For the full legal definition of Harassment (First Degree) see the attached statute (§16-3-1700(A)) on page 6.

Harassment, Second Degree means causing someone mental or emotional distress by doing things such as contacting the Plaintiff repeatedly through verbal, written, or electronic means.

The Plaintiff must prove that there is a pattern of you acting in this way, which means that the Plaintiff must show that you have done something like this two or more times to the Plaintiff. The Plaintiff must show that your actions were intentional (on purpose), unreasonable, and “serve no legitimate purpose.” Basically, this means that the Plaintiff must prove that there were no good reasons for your actions. Finally, the Plaintiff must show that your actions were a “substantial intrusion” into the Plaintiff’s private life, not just a minor annoyance.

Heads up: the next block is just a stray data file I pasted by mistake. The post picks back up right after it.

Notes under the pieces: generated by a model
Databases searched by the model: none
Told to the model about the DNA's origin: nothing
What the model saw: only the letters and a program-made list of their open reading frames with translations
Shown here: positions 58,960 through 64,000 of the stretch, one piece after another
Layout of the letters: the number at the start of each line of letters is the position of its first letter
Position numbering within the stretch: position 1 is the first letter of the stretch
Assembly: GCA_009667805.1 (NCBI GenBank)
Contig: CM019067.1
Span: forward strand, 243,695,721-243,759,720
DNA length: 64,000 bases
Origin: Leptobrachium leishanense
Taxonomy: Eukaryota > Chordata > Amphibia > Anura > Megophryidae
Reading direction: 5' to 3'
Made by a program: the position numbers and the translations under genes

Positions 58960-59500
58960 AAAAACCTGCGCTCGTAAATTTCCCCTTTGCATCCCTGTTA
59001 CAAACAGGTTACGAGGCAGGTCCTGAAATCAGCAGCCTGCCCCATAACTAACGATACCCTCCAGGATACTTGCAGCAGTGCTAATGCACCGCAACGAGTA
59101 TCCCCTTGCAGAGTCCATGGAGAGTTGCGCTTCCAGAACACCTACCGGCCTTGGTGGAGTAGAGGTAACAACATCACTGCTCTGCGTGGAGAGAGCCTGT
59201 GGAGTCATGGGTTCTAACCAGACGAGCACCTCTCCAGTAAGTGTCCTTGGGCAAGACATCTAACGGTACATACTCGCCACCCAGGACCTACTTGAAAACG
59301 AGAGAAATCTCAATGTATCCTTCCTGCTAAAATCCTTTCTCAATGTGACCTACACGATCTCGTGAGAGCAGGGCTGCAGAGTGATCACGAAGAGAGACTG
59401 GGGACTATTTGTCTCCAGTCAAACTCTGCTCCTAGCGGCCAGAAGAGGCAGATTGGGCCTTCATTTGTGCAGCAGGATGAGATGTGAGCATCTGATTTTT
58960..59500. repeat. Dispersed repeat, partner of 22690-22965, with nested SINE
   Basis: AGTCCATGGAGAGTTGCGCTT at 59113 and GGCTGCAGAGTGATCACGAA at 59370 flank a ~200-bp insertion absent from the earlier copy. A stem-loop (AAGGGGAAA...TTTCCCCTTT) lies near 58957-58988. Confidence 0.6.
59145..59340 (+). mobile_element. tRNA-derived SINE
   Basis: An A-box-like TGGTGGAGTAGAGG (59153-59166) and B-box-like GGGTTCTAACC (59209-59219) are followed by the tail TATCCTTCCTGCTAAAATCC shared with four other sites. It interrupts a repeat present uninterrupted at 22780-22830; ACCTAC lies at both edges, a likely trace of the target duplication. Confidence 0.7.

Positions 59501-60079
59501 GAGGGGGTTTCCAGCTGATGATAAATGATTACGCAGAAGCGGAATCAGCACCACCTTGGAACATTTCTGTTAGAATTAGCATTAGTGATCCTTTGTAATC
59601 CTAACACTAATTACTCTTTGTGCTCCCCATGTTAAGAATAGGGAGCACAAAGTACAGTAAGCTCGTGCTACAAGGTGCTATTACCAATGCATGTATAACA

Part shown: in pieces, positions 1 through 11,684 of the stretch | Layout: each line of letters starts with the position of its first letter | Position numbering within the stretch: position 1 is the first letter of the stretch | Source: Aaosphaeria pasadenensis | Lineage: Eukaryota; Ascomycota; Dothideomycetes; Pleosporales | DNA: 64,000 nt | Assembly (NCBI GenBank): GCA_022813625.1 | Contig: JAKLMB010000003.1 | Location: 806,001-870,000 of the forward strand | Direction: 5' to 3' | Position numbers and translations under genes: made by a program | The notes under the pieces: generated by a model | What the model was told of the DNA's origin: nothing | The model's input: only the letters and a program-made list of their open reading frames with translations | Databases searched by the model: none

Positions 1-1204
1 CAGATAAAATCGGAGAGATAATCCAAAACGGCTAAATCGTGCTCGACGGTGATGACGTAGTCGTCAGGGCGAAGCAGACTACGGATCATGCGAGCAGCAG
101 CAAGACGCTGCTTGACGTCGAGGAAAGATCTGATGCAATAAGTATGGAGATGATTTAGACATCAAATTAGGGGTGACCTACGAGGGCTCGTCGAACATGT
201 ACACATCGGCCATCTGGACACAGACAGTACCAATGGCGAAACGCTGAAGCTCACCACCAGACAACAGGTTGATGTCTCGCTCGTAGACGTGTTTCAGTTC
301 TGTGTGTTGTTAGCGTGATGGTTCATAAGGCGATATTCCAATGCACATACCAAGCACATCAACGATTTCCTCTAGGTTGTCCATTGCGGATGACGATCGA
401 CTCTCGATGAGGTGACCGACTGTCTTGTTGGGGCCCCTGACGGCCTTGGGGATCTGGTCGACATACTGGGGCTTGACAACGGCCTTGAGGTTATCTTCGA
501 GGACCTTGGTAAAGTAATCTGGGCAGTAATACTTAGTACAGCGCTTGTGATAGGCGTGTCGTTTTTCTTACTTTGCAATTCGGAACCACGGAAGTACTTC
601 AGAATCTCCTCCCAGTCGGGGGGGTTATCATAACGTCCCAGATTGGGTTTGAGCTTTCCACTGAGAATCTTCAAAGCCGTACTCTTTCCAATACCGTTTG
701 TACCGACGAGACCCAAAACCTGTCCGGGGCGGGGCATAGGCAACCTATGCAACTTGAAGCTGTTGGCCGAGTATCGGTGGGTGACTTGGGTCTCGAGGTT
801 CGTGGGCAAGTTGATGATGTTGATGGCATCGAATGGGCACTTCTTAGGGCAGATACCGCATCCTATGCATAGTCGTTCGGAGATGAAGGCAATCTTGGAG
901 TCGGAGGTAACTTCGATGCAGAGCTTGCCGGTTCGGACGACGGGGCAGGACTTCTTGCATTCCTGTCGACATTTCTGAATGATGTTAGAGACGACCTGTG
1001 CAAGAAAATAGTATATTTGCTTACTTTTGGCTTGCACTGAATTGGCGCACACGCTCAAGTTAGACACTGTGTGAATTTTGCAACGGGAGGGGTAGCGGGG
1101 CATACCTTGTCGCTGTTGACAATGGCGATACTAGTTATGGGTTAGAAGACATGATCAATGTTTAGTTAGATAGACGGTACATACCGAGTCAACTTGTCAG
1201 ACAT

For the full legal definition of Harassment (Second Degree) see the attached statute (§16-3-1700(B)) on page 6.

Stalking means that you have made someone afraid that you will harm them or their family or damage their or their family’s property by saying, writing, or doing something to them.

For the full legal definition of Stalking see the attached statute (§16-3-1700(C)) on page 6.

Temporary Restraining Orders

The Court may enter a Temporary Restraining Order against you before a full trial is held. You do not have to be notified before this is granted.

A Temporary Restraining Order may order you not to:

  • contact or attempt to contact the Plaintiff,
  • abuse, threaten, or bother (in a bad way) the Plaintiff or certain members of the Plaintiff’s family, and/or
  • enter or attempt to enter the Plaintiff’s home, workplace, school or other location.